Do you feel like life is passing you by? Rabbi Shmuley says that shattered dreams, missing opportunities and failed promises are just some of the things that cause us to feel like we missed the boat.
In order to fill the void left by missed opportunities, we must realize that there are two sides within each of us, Rabbi Shmuley says. "Our positive side wants us to be sunny, forward-looking and joyous," he says, "but our dark angels want us to be bitter, feel victimized and depressed." This feeling of malaise, or wasted promise, comes from the dark side of our nature, Rabbi Shmuley says. "We have to know where this originates from, so as to squash it and find joy with who we are, rather than what we could have been." Rabbi Shmuley offers these activities to rediscover enjoyment and purpose in your life:''
- Watch less television and read more. Rabbi Shmuley says to give yourself a goal of reading one book every two weeks, adding up to 25 books a year. "You'll be less sedentary, more educated, more reflective and will feel so much better about yourself," he says.
- Have date night. Instead of taking your spouse to the movies on Saturday night, go to a lounge or restaurant where you can talk. Rabbi Shmuley says to do this at least twice a month.
- Spend time with the kids. Start having regular dinners with your kids, or learn something with them every night, like historical trivia or the Bible, Rabbi Shmuley says.
- Eat healthy and exercise. "Start feeling good about your ability to control your weight," he says.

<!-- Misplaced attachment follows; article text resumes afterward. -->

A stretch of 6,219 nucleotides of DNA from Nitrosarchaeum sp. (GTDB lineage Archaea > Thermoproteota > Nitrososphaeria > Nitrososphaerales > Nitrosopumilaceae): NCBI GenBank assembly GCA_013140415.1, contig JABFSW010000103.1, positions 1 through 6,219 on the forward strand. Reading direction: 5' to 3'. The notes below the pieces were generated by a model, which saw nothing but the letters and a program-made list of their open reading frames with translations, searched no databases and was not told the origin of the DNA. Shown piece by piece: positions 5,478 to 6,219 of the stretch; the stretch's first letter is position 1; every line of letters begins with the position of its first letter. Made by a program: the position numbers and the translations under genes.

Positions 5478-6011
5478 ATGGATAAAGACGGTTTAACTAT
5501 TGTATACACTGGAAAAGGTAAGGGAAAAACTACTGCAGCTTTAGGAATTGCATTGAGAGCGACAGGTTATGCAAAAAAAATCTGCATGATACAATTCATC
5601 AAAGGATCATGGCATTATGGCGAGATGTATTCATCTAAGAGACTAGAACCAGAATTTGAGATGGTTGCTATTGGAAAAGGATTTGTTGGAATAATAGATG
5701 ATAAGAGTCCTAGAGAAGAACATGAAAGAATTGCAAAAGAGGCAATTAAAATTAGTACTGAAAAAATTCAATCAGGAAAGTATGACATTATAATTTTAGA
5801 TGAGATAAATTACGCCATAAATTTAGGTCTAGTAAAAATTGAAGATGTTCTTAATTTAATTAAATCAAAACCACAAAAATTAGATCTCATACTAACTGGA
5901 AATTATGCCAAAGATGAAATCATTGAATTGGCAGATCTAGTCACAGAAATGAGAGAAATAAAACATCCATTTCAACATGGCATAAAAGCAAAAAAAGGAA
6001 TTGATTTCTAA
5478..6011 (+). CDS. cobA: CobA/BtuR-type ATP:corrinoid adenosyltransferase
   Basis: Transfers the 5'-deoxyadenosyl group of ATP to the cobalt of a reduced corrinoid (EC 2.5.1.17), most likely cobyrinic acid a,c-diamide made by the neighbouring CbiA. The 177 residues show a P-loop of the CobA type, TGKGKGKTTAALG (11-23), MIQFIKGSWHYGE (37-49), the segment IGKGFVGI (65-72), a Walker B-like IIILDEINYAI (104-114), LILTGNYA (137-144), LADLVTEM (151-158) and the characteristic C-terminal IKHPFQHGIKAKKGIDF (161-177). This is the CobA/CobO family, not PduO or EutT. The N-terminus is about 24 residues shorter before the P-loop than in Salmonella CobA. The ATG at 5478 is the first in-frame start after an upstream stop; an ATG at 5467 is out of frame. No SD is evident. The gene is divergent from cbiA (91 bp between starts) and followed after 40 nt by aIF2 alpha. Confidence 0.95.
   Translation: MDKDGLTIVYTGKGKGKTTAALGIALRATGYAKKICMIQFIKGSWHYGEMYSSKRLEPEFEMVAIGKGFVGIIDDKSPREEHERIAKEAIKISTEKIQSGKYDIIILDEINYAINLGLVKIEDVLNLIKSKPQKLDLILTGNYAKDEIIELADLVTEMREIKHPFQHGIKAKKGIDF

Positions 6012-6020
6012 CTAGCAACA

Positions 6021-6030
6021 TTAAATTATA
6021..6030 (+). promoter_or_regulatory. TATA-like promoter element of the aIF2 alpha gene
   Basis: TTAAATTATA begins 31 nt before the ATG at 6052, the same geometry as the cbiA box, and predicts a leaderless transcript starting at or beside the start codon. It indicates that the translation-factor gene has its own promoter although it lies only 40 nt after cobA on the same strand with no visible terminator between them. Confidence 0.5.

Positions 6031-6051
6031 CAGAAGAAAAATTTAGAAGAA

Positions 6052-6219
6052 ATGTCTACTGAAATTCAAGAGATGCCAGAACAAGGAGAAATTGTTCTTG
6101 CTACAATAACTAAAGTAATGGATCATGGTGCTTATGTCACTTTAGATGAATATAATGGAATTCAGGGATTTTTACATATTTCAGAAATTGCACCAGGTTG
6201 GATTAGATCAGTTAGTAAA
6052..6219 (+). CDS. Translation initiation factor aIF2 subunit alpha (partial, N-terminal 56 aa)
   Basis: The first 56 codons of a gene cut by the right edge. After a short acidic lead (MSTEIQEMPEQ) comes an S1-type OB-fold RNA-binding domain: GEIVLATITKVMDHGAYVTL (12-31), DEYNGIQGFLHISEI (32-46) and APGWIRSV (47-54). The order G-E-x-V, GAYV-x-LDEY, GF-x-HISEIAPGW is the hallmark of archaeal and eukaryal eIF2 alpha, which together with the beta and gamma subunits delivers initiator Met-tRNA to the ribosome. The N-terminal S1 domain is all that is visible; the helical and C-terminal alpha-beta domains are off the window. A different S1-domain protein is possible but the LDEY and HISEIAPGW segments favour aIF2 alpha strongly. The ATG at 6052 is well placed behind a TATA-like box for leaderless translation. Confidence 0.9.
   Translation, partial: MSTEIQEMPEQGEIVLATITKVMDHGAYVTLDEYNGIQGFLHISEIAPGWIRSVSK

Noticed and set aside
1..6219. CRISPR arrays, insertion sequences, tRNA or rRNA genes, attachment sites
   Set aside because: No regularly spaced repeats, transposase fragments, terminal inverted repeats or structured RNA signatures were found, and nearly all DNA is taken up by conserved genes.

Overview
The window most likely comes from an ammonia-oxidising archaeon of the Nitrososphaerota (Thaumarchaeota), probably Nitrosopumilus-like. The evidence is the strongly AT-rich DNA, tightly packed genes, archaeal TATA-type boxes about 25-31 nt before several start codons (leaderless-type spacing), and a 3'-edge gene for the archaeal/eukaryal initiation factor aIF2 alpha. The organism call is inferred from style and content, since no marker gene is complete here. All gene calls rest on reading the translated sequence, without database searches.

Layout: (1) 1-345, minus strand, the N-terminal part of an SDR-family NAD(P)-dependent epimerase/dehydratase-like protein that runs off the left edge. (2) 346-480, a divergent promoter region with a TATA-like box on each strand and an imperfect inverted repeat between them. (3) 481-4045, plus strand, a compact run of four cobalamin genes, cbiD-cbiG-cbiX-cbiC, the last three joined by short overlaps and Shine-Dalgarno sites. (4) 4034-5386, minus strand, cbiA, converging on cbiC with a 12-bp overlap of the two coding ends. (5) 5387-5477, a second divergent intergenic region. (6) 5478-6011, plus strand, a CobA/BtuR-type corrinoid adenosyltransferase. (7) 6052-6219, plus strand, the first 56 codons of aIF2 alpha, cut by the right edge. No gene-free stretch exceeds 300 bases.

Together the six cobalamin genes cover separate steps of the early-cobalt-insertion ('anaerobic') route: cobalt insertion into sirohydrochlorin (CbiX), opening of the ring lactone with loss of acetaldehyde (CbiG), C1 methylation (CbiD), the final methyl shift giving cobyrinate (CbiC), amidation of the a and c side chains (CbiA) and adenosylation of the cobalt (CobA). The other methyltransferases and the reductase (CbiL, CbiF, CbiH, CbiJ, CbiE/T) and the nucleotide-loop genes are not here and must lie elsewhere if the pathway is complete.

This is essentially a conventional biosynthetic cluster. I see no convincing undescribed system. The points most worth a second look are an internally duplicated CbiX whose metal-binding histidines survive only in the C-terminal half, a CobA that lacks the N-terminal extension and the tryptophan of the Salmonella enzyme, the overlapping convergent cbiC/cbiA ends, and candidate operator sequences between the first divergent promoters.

- Concentrate on your career. "Fine-tune your job to become something that is uniquely suited to your gifts," Rabbi Shmuley says. For example, if you're a lawyer and hate working on real estate contracts, change your concentration to one that better engages your interest, like family law or intellectual property.
- Bring spiritual enlightenment into your life. Rabbi Shmuley says to join discussion groups, go to more lectures and debates, enroll in a night class or start going to church and synagogue.
- Stop being so hard on yourself. Find the good in you, Rabbi Shmuley says, and learn to first like yourself and then to love yourself. "Feel good about the unique gifts you have to share with others," he says.
"Don't waste your life feeling bad about missed opportunities or squandered potential. Some of the greatest historical figures were remembered for even one thing they did. Be special by focusing on developing your gifts now. Compliment your spouse. Study with your children. Get focused at work on something you love. And develop your mind and heart through spiritual endeavor and study."